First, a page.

• That's only part of the issue. Assuming the article is accurate, they will lock OpenGL to version 1.4 (current is 2.0) with no interface for extensions (except maybe a standard set?). This is like limiting OpenGL to the DirectX 7 feature set. The speed degradation wouldn't be 100% from the abstraction layer, it would be from a limited modern feature set.

      No developer would want to use it, especially for games. They couldn't compete

    • wrong (Score:3, Interesting)

      one of the arguments for dual-cores is that gfx processing is cpu intensive. the unreal guys said transferring the gfx software overhead to the second core could free up something like 30% of the primary core for ai/audio etc.

      it's not trivial. opengl is actually much more efficient in this respect than d3d last i checked. d3d is just easier to program in most of the time, and some of the features come free.
      • Re:wrong (Score:3, Informative)

        by jiushao (898575)
        This seems a bit odd, calling Direct3D easy to program for. Early versions of Direct3D were a true horror to work with (check out how one did state changes), granted it was cleaned up as time went on but I would still argue that OpenGL has the edge when it comes to simplicity in all cases except when one needs a lot of bleeding edge functionality (since extensions are messier than just adding things to the API with some expediency like is done in D3D).

        There are no real efficiency considerations in the API

    • Actually, most PC games end up being CPU-bound when running at "reasonable" resolutions/AA settings. Due to inefficiencies in it's architecture, DirectX incurs a very high overhead for each batch of primitives, so much so that Microsoft is telling developers to focus on reducing the number of batches per frame to as low as a few hundred for maximum performance. Supposedly this will be vastly reduced in future versions of DirectX.

      Obviously Microsoft has always been trying to drive out OpenGL in favor of Di

  • .. installing it on my amd k6-2/350 with 192mb of ram and 5gb hard drive! yes this is my primary desktop. it runs windows 2000 :-)
  • by Anonymous Coward on Saturday August 06, 2005 @02:47PM (#13259062)
    Does anybody else not believe this at all? I think this was totally blown out of proportion by the opengl guys and the real situation is going to be nothing like this. Of course, nobody on Slashdot is going to read the article anyway and the hyperbole is just going to grow and grow...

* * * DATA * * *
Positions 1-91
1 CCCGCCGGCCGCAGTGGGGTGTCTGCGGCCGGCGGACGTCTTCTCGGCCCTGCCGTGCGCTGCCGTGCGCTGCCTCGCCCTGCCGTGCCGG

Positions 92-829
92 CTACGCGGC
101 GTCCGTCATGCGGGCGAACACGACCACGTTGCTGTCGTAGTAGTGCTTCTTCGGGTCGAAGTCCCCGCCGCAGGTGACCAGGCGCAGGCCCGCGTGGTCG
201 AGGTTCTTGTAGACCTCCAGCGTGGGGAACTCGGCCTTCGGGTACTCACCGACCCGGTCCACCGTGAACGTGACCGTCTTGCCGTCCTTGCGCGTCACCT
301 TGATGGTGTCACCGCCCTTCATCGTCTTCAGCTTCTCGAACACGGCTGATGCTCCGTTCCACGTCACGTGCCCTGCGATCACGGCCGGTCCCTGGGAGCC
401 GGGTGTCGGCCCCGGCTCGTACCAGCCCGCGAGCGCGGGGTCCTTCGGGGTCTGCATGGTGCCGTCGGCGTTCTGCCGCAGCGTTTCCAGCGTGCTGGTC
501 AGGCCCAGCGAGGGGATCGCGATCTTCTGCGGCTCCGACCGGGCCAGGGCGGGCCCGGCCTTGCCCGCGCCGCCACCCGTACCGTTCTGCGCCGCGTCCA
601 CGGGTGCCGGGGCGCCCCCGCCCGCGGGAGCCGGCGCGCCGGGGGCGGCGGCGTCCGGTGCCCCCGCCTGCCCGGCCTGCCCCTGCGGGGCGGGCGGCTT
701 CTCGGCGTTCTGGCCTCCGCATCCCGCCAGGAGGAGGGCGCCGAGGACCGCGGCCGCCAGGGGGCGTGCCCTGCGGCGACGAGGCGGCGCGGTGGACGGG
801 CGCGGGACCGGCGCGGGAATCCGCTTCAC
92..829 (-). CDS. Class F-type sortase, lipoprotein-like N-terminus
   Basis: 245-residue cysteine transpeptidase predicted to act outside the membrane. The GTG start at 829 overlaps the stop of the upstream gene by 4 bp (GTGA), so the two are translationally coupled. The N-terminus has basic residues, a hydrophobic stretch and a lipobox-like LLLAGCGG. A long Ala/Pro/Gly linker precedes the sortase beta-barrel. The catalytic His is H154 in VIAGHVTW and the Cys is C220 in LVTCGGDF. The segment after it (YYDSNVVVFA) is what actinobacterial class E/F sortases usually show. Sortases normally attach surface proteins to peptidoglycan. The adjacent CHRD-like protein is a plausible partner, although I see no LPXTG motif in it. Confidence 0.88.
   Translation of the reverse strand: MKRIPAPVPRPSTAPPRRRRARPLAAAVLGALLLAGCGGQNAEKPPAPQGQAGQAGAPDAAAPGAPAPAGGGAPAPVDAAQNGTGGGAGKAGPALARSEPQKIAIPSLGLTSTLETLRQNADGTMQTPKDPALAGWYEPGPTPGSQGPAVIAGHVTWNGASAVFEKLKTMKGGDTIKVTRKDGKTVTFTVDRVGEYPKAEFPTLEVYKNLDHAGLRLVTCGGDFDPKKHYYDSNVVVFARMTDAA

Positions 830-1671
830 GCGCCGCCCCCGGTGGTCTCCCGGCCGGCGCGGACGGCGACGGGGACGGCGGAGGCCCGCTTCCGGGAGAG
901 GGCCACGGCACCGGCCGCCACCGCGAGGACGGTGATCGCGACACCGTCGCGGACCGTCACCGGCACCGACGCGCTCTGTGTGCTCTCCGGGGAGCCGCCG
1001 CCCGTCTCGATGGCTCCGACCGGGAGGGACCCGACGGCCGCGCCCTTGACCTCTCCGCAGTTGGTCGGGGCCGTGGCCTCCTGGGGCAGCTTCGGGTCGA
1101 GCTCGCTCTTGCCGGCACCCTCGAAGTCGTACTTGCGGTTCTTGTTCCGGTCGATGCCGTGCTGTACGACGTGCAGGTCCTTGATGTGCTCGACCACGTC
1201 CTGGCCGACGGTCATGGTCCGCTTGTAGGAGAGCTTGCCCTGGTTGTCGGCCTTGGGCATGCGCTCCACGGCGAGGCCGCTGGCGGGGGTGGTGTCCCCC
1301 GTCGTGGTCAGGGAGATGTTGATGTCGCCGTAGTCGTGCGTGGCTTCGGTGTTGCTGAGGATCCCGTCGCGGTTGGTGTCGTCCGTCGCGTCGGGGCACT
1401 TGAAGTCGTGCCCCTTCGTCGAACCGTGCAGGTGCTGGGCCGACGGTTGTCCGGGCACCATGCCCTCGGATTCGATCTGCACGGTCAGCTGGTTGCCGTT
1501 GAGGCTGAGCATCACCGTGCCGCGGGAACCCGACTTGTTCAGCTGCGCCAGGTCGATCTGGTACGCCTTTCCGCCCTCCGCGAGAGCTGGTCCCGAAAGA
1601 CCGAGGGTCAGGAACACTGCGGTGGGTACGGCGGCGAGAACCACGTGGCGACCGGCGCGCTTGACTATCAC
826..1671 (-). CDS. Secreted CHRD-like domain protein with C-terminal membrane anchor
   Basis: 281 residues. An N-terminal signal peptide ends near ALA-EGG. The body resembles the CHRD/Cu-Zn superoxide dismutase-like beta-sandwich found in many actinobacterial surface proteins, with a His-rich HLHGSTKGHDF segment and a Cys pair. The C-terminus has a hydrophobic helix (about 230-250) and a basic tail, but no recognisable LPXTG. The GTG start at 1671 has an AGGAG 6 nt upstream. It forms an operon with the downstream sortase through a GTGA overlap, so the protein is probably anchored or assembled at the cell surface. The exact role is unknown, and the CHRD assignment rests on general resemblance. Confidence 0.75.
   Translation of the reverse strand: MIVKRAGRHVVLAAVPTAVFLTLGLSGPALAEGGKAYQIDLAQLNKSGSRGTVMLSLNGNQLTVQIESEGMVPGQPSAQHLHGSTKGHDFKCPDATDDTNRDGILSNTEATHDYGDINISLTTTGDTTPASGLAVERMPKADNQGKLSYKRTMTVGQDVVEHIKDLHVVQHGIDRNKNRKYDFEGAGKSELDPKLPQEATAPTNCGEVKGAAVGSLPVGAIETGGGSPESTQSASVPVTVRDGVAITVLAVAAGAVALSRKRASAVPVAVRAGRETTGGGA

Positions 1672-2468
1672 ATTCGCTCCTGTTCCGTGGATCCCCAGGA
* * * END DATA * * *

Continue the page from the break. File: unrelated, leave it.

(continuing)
• I was actually thinking about the same thing. If this is true, then it'll be really bad at least for me since my main interest is on 3D animation(and my favorite one, Animation:Master, doesn't run on linux) which they all run windowed and with OpenGL (well, 3D Studio Max does have a directX option, but when I've used it it isn't as fast as OpenGL, at least with the setups we have at work)...

      However I'm taking a wait and see attitude since so far the only source I've seen is a post on a public forum (even if
    • by Dink Paisy (823325) on Saturday August 06, 2005 @03:31PM (#13259332) Homepage
      My guess is that ATI and NVIDIA will continue to make drivers for recent versions of OpenGL with proprietary extensions that perform at least as fast as the current drivers do.

      What Microsoft is probably doing is revamping their software OpenGL client so that it runs on top of DirectX. This will make software only OpenGL even slower. What it will mean, though, is that in cases where crappy hardware manufacturers release bad (or no) OpenGL drivers, but merely mediocre DirectX drivers, they can use Microsoft's OpenGL drivers to get better performance and quality than they could with their own drivers.

      So I suspect that for most people (i.e. those with decent video cards) there won't be any difference. For people with low-end cards, this will probably be an improvement.

  • Forget games becuase you can just write games in Direct 3d. What about the stuff that OpenGL does that Direct 3d, such as the CAD and scientific areas. OpenGL has a lot of 2d/ line functionality that Direct 3d just sucks at. Not to mention it also destorys the cross platform 3d market. I guess this is just another reason to switch to a MAC.
  • This makes sense (Score:4, Insightful)

    by TheRaven64 (641858) on Saturday August 06, 2005 @02:49PM (#13259073) Journal
    TFA is Slashdotted, so this may be contradicted, but:

    I imagine that this is only the case in the Microsoft drivers. It is less effort for them to write a set of DirectX drivers for each graphics card they intend to support and an OpenGL wrapper that can be used with all drivers than write a DirectX and an OpenGL implementation for each card - particularly since DirectX OpenGL wrappers have been around for years.

    Vendors like nVidia, ATi and Intel will continue to provide non-wrapped OpenGL drivers, since they will lose sales if their card does 50% worse than a competitor who provides a native implementation.

    • We just need to lobby the games reviewers to compare video cards using the OpenGL drivers as a default.
    • by caereth (645984)
      The problem is that the new UI will be using Direct 3D, and will therefore claim the graphics hardware, and make OpenGL unable to run. Instead they add their wrapper to OpenGL, which is said to implement OpenGL 1.4. Also, since they map the OpenGL calls onto Direct 3D , there is no room to get access to the OpenGL extensions, as there can be no mappings for them. This effectively puts their OpenGL implementation at a pure 1.4 level, which is roughly equivalent to DirectX 8.something.